After taking advantage of Sri Lanka’s free secondary education system, Weliamuna travelled to Colombo to work as a waiter while he revised for – and passed – the highly competitive Law College entrance exams. But college wasn’t solely about study; relations between the Tamils and Sinhalese government were deteriorating rapidly, and he quickly found himself at the heart of several civil rights movements campaigning for interracial justice. ‘After the 1983 riots against Tamils, when hundreds were killed, we students took a very strong stand,’ says Weliamuna, who’s never aligned himself to a single ideology. ‘I am a Sinhalese Buddhist, but we wanted to protect the Tamils because they were under siege.’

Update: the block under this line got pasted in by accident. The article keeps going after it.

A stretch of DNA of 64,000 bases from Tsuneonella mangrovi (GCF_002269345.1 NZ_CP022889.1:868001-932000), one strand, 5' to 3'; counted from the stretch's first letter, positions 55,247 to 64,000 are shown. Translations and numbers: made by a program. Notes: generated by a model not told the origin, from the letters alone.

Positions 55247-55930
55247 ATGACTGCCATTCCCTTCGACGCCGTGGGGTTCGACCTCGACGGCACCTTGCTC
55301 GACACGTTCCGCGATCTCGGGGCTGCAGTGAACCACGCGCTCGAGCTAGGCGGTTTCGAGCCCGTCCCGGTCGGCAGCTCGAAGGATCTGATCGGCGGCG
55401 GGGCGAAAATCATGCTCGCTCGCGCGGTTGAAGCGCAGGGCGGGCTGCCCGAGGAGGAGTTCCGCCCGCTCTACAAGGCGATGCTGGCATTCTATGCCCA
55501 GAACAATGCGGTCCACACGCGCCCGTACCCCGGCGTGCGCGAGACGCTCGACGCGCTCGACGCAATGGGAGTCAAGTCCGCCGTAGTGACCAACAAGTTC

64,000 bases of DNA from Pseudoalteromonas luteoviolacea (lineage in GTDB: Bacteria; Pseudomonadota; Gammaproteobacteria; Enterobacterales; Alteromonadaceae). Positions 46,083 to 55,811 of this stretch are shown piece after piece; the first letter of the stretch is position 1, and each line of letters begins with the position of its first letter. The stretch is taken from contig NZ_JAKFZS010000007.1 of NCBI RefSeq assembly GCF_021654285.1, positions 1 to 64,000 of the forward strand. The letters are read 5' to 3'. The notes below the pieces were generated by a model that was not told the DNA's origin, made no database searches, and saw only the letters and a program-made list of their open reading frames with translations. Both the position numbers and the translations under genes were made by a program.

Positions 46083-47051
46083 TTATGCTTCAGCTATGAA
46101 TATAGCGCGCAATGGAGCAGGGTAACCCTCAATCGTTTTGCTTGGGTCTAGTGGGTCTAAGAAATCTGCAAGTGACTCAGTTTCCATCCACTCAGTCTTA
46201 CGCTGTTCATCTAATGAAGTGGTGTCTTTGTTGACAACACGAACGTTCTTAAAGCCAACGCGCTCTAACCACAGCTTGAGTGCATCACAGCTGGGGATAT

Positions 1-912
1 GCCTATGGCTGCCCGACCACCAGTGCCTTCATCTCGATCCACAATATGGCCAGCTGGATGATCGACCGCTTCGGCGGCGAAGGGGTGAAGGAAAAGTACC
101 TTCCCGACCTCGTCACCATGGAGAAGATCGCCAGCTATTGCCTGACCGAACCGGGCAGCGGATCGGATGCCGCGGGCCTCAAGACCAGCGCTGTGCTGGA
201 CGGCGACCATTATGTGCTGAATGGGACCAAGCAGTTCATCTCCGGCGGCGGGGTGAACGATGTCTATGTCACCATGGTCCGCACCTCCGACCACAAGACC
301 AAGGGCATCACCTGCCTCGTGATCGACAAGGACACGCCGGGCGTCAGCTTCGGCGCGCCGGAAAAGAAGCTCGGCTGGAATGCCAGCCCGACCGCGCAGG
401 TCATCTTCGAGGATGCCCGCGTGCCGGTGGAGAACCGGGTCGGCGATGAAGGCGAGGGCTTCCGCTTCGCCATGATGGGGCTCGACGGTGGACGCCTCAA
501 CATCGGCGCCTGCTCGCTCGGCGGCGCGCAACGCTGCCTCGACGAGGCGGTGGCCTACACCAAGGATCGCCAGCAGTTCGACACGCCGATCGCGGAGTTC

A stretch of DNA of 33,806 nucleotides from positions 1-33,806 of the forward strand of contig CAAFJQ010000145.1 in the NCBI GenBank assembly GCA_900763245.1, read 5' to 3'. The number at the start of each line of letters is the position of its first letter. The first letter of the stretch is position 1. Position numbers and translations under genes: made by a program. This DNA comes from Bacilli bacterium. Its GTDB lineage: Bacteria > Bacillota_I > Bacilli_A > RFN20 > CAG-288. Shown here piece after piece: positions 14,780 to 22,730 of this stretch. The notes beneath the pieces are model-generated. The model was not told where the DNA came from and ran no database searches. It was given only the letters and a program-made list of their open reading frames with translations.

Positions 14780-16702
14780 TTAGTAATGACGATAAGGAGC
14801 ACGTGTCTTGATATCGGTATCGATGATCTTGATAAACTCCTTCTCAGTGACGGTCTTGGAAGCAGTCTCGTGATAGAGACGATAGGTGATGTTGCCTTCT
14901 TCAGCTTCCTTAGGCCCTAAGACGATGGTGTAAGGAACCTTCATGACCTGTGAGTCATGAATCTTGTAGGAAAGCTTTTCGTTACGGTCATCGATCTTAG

‘I had seen so much violence and so many leaders murdered and I believed the legal profession had the power to make a difference’

Jayasuriya Chrishantha Weliamuna
Leading human rights lawyer; former Executive Director of Transparency International Sri Lanka

The first death threats Weliamuna received were not from the government but from the JVP, a nationalist group at war with both the army and anyone attempting to criticise them. It was a terrible time, he recalls. He would stumble across ‘around five to ten bodies’ each day, most of which were JVP sympathisers. Between 1983 and 1987, he estimates around 40,000 people were killed. ‘There was no inquiry into any of these killings,’ he says. ‘There was complete impunity.’